Sep 072019

First published in: The Times Click here to view a map for this walk in a new window
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We’d plotted the tides as well as we could, so it was a relief to descend New Quay’s steep streets to the harbour and find the beach section of the Wales Coast Path still passable. We skirted the slippery rock promontory that makes a barrier to walkers at high tide, and went on round the classic curve of sand that rims New Quay Bay.

Looking back from the far point, the prospect of New Quay was of parallel streets running across the lower slopes of a fine green hill. Those straight horizontal streets were once interleaved with ropewalks where cables for ships were laid and braided. The days are long gone when the little town on the southern curve of Cardigan Bay was a ship-building centre and a bustling port; these days it’s the holidaymakers who bring life and colour to these streets.

Pale grey cliffs banded with extravagantly squeezed and distorted strata formed a backdrop to the beach. Tiny fingernails of fractured shells paved the sand. Beyond the headland a stream trickled out of the woods, and we sat by the stepping stones to watch pied wagtails flitting and hovering above the water to snatch their insect feast mid-air.

Halfway along the stony beach of Little Quay Bay we found steps leading up from the shore. A glance back at the kayak paddlers in the shallows, and we climbed a shady lane through the woods. In a garden at the top lay a venerable railway carriage, now with a second lease of life as a summerhouse.

The Wales Coast Path ran through steep pastures with the sea sighing low on our left hand. Jackdaws swooped and played over the slopes, and in the woodland sections speckled wood butterflies basked on the path with open wings, milk chocolate in colour with pale lemon spots.

Ahead the great curve of Cardigan Bay was clouded and hazy, the distant finger of the Lleyn Peninsula lying on the sea like a bar of mist. Down in the cleft of Oernant a stream came sparkling down through falls and spillways it had carved in the rocks, Clumps of pink thrift and white sea campion danced alongside in the sharp wind.

Down to cross stream clefts by wooden bridges; up again to breast the next brackeny hill. Finally a view from a summit gate over Aberaeron, planned shipbuilding and trading port, laid out in Georgian elegance around its harbour on a grey stone shore. We dropped down the hill and crunched over the pebbles, making for a well-earned cup of tea.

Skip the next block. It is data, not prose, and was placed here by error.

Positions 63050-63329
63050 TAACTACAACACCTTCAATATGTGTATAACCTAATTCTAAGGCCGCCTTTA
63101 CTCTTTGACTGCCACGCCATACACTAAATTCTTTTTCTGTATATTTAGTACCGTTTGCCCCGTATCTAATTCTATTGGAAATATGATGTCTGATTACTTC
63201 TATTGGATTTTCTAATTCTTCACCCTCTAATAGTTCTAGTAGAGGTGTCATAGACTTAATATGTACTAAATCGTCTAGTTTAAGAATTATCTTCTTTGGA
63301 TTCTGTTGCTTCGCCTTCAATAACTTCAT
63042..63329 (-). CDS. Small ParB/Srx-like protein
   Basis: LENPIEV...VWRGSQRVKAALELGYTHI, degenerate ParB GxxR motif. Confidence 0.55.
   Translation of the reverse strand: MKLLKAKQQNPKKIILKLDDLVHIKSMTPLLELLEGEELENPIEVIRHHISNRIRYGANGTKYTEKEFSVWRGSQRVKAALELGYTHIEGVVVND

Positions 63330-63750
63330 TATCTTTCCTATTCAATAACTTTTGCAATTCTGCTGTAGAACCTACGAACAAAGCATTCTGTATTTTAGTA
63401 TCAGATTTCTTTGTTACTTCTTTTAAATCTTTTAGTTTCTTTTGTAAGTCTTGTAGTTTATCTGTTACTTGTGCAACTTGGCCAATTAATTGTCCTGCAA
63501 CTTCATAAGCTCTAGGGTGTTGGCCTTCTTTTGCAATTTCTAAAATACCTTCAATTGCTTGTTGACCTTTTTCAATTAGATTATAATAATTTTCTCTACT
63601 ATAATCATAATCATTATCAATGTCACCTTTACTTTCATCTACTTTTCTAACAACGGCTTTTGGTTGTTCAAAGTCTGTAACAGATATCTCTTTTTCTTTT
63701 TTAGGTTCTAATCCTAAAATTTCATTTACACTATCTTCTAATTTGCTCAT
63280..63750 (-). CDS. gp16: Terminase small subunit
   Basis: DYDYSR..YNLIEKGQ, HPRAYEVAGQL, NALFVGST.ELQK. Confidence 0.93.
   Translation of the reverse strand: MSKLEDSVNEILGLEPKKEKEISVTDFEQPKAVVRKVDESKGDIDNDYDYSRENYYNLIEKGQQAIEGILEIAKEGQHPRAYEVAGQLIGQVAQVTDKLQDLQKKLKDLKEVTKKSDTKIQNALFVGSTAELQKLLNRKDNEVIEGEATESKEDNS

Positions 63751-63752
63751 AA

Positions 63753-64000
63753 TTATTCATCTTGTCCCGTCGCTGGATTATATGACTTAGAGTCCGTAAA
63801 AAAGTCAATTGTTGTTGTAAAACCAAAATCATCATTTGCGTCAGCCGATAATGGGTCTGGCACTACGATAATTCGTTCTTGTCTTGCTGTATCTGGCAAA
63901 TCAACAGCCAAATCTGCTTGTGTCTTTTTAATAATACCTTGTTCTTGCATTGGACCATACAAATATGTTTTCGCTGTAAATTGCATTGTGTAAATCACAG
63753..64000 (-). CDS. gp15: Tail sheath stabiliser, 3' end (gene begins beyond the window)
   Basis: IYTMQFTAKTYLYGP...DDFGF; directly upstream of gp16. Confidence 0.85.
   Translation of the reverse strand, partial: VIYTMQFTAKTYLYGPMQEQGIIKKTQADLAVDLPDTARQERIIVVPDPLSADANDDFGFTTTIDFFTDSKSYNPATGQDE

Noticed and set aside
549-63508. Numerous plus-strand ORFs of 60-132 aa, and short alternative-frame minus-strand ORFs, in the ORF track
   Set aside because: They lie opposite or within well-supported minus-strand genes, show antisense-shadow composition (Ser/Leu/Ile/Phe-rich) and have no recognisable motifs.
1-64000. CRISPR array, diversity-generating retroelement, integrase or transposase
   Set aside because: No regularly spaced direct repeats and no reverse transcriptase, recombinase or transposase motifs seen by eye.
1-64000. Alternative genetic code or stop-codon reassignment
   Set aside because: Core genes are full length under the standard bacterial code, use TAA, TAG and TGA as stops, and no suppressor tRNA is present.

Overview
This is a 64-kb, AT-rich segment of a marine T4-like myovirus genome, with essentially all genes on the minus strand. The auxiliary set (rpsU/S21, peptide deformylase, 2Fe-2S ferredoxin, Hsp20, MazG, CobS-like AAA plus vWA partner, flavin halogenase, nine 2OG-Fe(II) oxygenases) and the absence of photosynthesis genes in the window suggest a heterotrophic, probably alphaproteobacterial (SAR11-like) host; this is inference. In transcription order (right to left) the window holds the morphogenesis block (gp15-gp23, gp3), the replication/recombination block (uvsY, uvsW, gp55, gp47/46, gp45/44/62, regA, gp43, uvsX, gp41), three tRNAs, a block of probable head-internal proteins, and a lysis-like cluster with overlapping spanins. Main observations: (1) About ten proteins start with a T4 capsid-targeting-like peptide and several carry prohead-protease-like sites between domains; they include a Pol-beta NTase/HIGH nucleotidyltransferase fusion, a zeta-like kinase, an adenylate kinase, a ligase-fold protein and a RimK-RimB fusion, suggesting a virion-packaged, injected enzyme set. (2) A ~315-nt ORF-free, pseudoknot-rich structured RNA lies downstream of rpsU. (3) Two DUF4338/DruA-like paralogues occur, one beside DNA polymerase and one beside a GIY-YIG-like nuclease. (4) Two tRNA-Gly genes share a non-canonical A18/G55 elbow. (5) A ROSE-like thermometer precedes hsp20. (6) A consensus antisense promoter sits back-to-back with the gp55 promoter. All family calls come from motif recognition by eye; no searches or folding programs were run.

Start: Church Road car park, New Quay, Ceredigion SA45 9PB (OS ref SN 387599)

Getting there: Bus T5 (Cardigan-Aberystwyth)
Road – New Quay is signed off A487 (Aberystwyth-Cardigan) between Llanarth and Plwmp.

Walk (6½ miles, moderate coast path, OS Explorer 198): Down Church Street to the harbour. If high tide means beach impassable, continue up Glanmor Terrace road to B4342 (388597). Left; in ¼ mile left down Brongwyn Lane (390596) to shore. If beach passable – walk round curve of New Quay Bay to the far point (405599). Continue along beach for 400m to Cei Bach road end (409597). Up steps; right up road; just past caravan park, left up drive (409595, ‘Coast Path’/CP. In 100m, left before farm building: through gate (‘CP’): follow well-marked CP along coast to Aberaeron.
Return by bus T5.

Lunch/Accommodation: Harbour Master Hotel, Pencei, Aberaeron, Ceredigion SA46 0BT (01545-570755, – stylish, friendly, bustling place.

Info: Aberaeron TIC (01545-570602,;;;;

 Posted by at 01:50

  2 Responses to “New Quay to Aberaeron, Ceredigion, Wales”

  1. It is, indeed, a spectacular walk!
    Wonderful to see your article in this Saturday’s ‘The Times’ outlining the course of the above-named walk. Thank you.
    Just had to write to note a few things:
    1) New Quay Bay isn’t the name for that stretch of beach. It’s called Traethgwyn.
    2) The name Little Quay beach doesn’t exist either as this is a direct Englsh translation of a Welsh place name. That beach’s name is Cei Bach.

    Diolch yn fawr,
    Jennifer Browne

    • Welsh-languagely speaking, you’re quite right, Jennifer – but for practical purposes I’ve used the names as given on the OS Explorer map, which walkers will be using.

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